AT THE CARIBBEAN DERMATOLOGY SYMPOSIUM

GRAND CAYMAN ISLAND (FRONTLINE MEDICAL NEWS) – Smartphones and other digital technologies could provide clinicians – and patients – the tools to greatly improve melanoma and other dermatology outcomes, but how might they change actual practice?

“Ten years from now, what is going to distinguish the app world from the dermatology community?” That was the question Dr. Allan C. Halpern , chief of the dermatology service at Memorial Sloan Kettering Cancer Center, New York, posed at the meeting, sponsored by Global Academy for Medical Education.

Many clinicians already use dermatoscopes, which Dr. Halpern said “significantly improves diagnostic accuracy for melanoma by making available to us visual cues that would not be available through routine naked-eye examination.” However, he said, a rapid digital evolution in dermoscopy is already underway, allowing clinicians to use mobile devices that store images and perform short term monitoring of any areas of concern.

“For suspicious lesions, rather than do a biopsy, one of the options is that you can take a dermoscopic image of it, then do so again in another couple of months. If it hasn’t changed, then the data are very convincing that you’re dealing with something other than melanoma,” Dr. Halpern said.

What gives him pause is that there are an increasing number of consumer-based smartphone medical products, including more than 250 for dermatology alone.

“For about 100 dollars or less, patients can purchase their own dermatoscope and attach it to their smartphone” and take images of their own lesions, Dr. Halpern said.

As a result, he believes that the field has reached the “tipping point” for successful teledermatology, where companies can accept and interpret these data.

Because of the exponential growth of mobile medical applications, the Food and Drug Administration issued guidance for their use in 2015, he noted.

Although he said that the FDA is overwhelmed by the task – and that the medical app marketplace is akin to the Wild West – medical apps are here to stay and will continue to develop quickly.

“For one thing, big players are now entering the field,” he said, alluding to a recent Apple initiative to collect data uploaded by consumers to the Cloud, which can then be parsed by medical researchers. In addition to melanoma, Apple is currently focusing on autism and epilepsy.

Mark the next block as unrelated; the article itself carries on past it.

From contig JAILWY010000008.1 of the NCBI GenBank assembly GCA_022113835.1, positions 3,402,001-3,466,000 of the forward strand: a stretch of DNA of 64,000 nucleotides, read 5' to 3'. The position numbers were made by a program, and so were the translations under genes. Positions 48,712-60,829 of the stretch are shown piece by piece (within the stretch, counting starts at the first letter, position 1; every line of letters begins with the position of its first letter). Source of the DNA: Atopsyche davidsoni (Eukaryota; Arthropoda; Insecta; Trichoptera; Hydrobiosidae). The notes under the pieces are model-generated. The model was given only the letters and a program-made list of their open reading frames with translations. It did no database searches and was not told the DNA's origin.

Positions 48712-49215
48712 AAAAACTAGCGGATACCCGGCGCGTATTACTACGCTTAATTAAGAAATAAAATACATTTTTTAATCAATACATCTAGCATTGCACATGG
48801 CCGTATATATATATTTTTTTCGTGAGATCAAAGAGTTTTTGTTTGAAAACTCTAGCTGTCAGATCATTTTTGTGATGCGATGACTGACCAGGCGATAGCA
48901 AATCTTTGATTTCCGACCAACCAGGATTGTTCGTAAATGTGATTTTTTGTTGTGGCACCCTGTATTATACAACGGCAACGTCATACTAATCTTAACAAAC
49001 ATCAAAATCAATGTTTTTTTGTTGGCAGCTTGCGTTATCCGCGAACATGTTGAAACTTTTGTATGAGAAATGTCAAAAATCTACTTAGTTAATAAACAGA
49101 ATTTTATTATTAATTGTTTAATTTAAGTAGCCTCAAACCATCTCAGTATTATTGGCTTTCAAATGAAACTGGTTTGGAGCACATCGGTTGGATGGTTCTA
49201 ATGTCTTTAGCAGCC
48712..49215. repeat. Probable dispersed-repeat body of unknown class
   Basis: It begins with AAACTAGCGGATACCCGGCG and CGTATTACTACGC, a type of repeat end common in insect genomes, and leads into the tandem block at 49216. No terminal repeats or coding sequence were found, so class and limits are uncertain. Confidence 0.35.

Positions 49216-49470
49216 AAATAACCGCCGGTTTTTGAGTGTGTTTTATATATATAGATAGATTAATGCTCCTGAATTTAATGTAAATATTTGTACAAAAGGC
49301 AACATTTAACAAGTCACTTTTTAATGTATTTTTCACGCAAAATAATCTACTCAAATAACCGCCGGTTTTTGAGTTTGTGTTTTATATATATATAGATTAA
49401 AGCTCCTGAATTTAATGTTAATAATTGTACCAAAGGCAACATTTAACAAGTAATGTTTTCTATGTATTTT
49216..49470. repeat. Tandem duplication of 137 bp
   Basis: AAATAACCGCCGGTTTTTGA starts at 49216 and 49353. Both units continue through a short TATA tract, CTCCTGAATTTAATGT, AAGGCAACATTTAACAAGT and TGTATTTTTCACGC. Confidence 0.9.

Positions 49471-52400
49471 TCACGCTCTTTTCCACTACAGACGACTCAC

“Apple is trying to make the iPhone a conduit for medical research,” Dr. Halpern said.

Over the next 5-10 years, there will be a race to see who can perfect this kind of data analysis. There is even an ongoing competition that pits melanoma researchers around the world against one another to see who can most accurately interpret images uploaded to the archives. The hope, he said, is that it will help dermatologists to develop and agree upon international standards for melanoma diagnosis.

With this kind of standardization, medical apps can help both consumers and practitioners triage care.

“I don’t know when it will happen, but there is no doubt we’re going to reach a point at which these apps are going to be as good as the average dermatologist is today when it comes to looking at a single spot,” Dr. Halpern said.

Aside from some cancer centers’ ability to create three-dimensional images of lesions, another distinguishing technology for dermatologists could be reflectance confocal microscopy .

“As dermatologists, we are trained well enough in pathology that we can use this technology, we will be able to do even better than with dermoscopy alone,” he said. This kind of technology captures images at the cellular level similar to histological examinations, but without the actual biopsy.

In an interview, Dr. Halpern said that while dermatologists have nothing to fear from apps in daily practice, there are some issues to be aware of. “The first is the one we’re most concerned about – automated diagnosis, before we know for certain that the apps work.”

Another issue is that these apps raise awareness among consumers about their individual risk for melanoma, which will “invariably help drive more people in the door,” but there may not be enough clinicians to manage these patients.

The group Dr. Halpern expects will be the most frequent users of personal dermatology technologies initially are “ultra–tech savvy young people motivated to avoid melanoma,” although he expects that over time, this could change as technologies become easier to use.

He disclosed financial relationships with Quintiles, Canfield Scientific, DermTech, SciBase, and Caliber ID.

Global Academy and this news organization are owned by the same parent company.

wmcknight@frontlinemedcom.com

On Twitter @whitneymcknight

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